LNG spot volatility and European price formation

A rapid expansion in Australian, African and US liquefaction capacity may drive global gas price convergence later this decade. But the global gas market in 2013 is still dominated by the pronounced inter-regional price divergence that has been a feature of the last two years. Since the Fukushima disaster, the average price of LNG delivered in Asia has been at a structural premium to prices in Europe, adjusted for the transport cost differential. However this average Asian price premium masks some substantial swings in Asian LNG spot pricing which are impacting the pricing and flow of gas into Europe.

February 4, 2013

A rapid expansion in Australian, African and US liquefaction capacity may drive global gas price convergence later this decade.  But the global gas market in 2013 is still dominated by the pronounced inter-regional price divergence that has been a feature of the last two years.  Since the Fukushima disaster, the average price of LNG delivered in Asia has been at a structural premium to prices in Europe, adjusted for the transport cost differential.   However this average Asian price premium masks some substantial swings in Asian LNG spot pricing which are impacting the pricing and flow of gas into Europe.

One of the key themes of this blog has been the increasing influence of the global LNG market on European gas pricing dynamics.  In order to provide some perspective on global gas market pricing, we regularly publish a chart of global gas and oil price benchmarks.  In this article we overlay some Asian LNG spot price data (from Reuters) on the contract price benchmarks, shown as the red triangle data points in Chart 1.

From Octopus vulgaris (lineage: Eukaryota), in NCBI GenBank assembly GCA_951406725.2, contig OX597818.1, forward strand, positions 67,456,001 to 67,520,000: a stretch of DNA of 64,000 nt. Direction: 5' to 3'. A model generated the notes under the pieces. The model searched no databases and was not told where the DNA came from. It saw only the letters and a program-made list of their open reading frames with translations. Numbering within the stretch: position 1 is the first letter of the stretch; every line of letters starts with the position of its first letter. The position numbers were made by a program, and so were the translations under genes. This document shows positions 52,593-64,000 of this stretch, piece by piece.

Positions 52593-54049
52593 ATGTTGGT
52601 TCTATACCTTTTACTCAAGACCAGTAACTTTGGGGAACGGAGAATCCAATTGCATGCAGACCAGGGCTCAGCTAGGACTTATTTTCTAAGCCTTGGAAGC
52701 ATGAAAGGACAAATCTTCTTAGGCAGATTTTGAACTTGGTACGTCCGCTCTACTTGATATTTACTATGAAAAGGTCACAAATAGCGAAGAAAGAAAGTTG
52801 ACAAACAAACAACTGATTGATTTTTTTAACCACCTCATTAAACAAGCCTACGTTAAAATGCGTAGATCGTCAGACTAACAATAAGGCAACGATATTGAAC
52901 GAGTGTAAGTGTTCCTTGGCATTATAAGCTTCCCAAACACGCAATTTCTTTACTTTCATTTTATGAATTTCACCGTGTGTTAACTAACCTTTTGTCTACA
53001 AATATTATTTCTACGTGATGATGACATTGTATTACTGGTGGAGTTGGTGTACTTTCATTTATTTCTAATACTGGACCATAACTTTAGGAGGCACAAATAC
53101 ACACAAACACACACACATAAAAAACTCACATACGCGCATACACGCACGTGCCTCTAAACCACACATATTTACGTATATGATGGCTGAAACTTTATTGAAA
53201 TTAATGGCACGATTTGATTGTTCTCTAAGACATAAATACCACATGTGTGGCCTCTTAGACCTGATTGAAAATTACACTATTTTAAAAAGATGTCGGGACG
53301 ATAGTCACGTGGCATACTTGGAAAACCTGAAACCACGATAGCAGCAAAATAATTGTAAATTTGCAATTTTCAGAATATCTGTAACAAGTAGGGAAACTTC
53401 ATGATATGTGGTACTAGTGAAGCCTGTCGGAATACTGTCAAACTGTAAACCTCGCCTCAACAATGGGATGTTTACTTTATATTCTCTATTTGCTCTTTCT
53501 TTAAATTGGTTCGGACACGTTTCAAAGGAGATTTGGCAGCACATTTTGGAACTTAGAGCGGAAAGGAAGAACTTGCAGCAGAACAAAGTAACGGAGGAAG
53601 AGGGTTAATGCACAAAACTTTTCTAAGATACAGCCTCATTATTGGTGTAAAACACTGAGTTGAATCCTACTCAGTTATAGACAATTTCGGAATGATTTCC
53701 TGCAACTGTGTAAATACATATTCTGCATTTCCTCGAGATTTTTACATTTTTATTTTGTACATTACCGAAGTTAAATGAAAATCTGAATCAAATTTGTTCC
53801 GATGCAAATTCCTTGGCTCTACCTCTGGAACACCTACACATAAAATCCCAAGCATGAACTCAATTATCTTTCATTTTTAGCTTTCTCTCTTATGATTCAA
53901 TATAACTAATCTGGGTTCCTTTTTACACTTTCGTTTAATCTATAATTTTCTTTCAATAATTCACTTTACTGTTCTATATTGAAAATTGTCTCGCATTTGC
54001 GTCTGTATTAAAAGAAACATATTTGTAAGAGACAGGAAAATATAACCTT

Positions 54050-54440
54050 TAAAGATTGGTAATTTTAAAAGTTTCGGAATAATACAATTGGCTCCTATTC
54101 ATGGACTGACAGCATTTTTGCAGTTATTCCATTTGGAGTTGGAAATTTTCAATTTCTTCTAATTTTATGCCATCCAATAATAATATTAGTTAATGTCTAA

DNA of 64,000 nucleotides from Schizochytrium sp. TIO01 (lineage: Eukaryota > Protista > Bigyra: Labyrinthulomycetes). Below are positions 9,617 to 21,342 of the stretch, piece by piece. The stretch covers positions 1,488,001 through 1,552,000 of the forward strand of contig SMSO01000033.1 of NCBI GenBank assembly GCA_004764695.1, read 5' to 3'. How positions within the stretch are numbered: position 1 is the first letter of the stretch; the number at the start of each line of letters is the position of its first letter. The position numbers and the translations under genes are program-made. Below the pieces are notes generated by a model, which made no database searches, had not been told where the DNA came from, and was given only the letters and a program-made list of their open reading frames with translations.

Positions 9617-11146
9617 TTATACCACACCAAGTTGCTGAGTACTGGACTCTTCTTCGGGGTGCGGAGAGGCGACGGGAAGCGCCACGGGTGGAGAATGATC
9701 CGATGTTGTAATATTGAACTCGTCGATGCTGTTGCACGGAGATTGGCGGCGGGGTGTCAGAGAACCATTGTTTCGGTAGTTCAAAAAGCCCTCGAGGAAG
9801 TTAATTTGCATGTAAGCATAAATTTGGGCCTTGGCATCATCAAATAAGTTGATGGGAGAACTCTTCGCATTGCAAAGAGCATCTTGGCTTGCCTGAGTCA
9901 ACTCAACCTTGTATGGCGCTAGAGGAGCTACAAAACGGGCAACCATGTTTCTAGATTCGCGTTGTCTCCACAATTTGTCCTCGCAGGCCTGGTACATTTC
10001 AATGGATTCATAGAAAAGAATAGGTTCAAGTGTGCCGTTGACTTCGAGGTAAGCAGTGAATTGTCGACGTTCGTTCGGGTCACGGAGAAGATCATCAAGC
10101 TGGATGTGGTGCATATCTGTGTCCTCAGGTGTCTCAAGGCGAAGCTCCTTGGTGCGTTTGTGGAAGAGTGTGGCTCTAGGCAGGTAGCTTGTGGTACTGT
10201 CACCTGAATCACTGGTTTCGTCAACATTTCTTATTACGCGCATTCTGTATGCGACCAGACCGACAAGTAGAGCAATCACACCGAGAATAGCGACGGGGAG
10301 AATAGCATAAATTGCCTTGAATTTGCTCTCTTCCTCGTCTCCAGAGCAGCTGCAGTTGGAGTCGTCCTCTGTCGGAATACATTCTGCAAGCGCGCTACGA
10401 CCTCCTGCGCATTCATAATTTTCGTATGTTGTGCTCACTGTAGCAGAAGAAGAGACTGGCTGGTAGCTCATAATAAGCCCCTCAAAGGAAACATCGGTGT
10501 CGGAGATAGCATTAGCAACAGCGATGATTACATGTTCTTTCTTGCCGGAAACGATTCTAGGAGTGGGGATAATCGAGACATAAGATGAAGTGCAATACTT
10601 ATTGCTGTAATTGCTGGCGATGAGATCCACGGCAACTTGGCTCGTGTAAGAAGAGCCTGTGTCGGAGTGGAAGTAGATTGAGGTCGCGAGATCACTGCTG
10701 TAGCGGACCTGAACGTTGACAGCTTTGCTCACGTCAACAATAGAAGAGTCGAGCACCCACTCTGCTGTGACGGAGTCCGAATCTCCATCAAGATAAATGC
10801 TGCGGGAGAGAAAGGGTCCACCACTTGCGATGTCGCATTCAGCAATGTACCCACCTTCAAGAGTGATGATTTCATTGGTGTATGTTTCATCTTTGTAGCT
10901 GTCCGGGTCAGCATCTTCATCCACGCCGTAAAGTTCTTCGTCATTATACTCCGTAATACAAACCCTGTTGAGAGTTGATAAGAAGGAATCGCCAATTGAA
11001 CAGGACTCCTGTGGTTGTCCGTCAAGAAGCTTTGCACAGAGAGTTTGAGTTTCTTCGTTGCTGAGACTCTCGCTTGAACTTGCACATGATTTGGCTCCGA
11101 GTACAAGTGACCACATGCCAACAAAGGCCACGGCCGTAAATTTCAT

Chart 1: Global gas price benchmarks Jan 2013

Gas Prices Jan 13

The World Bank Asian LNG price (the red line in Chart 1) is an average import price, including both contract deliveries and spot purchases.  As the large majority of cargoes are delivered under long term contracts, the price is a very good proxy for the average contract price.

Asian LNG spot price dynamics

Asian LNG spot prices represent the actual value at which flexible LNG cargoes are bought and sold in the spot market.  While the majority of Asian LNG is delivered under long term oil-indexed contract, the more volatile spot market reflects the pricing of flexible cargoes at the margin.  We summarised the relationship between spot and contract prices in a previous article:

Long term Asian LNG contract prices are primarily indexed to crude benchmarks such as Brent, WTI or JCC (albeit with much simpler structures than European contract prices, with less reliance on multi month lagged averaging and denominated in a single currency: USD).  Any flexibility in these contracts can be optimised against available spot cargoes creating a direct link between contract and spot prices.

It is interesting to explore the relationship between spot and contract prices for Asian LNG over the last 12 months:

  • Asian spot prices exceeded $18/mmbtu in early 2012 as robust demand from the large Asian spot buyers, China and India, coincided with aggressive Japanese to hedge gas fired power generation after the post Fukushima shutdown of its nuclear reactors.